How did the owl get there? Is there a hole in the roof or did the farmer leave the door open? Isn't the owl a predator too? And isn't it the chickens, not the wolf, who are making all the noise?
So many questions.



Actually, Cintune, most all of your responses on this and other threds betray where YOU might consider some "work." And unlike yourelf, I am not suggesting that when said "work" was done, you would have a quantifiable "thing" for the offing. It's not about that.

In most every sense of the word, you are a literalist of the physicalist variety. Note your comments above, in which the "Owl" is posited as an actual owl, and it's attributs are drawn from the particulars of the feathered bird.

In fact the Owl here is used metaphorically. You've heard of those, Holmes. And this here metaphor is not harking back to the feathered article, rather a qality often totally lost on the literalist, ergo all the "What the hell?" questions when a tangible, physical thing/gadget/unit is not in the offing.

There's is nothing wrong with being a literalist. Some people's brains are programed that way. The common mistake is in believing that if your brain is not wired for literal interpretations, it is tuned into Kjive and you're just making stuff up that has no basis in "reality."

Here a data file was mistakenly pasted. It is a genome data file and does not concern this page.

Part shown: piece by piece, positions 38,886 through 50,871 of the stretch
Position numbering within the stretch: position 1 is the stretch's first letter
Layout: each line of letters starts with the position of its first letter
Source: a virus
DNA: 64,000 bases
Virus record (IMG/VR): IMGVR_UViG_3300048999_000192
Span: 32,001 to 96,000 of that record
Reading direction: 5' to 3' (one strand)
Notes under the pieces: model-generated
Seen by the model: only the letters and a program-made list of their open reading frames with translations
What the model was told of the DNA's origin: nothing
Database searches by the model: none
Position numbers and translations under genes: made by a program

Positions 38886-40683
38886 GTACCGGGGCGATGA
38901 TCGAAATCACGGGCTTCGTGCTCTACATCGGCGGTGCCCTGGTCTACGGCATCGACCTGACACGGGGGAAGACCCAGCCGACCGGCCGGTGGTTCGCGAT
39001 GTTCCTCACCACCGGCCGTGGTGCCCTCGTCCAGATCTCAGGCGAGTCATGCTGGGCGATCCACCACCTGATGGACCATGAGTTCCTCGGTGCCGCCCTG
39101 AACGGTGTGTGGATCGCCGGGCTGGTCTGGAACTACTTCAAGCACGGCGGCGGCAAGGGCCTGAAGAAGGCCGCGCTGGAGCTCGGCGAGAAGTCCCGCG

What a person gets out of a studied and sober readding of Song of Songs might be a warm fable about a man and a woman, from that first date to consumation. Others might sense out a parable about the relations between the male and female parts of our psyche, and the relationship between our "soul" and the "Owl."

No one can tell you, Cintune, what that Owl is in a literal sense because like all things spiritual, it is know only by its effects, while the Owl itself remains ungreaspable. That is not "nebulous." That's just how it goes in that realm.

JL
TYeary

Social climber
State of decay
Aug 13, 2013 - 03:18pm PT
Most of you believers are one God away from being an atheist. Atheist numbers are growing. I imagine the atheists will be much more forgiving to believers than the believers were to those of no faith or the wrong faith, historically speaking. Perhaps those of faith should pray for kindness, just in case. :0
TY
Klimmer

Mountain climber
Aug 13, 2013 - 03:19pm PT
Aug 13, 2013 - 11:32am PT
Klimmer
NO, Einstein did NOT believe in god in later years. Your quote is from 1929. Einstein wrote on 24 March 1954:


"It was, of course, a lie what you read about my religious convictions, a lie which is being systematically repeated. I do not believe in a personal God and I have never denied this but have expressed it clearly. If something is in me which can be called religious then it is the unbounded admiration for the structure of the world so far as our science can reveal it.[8]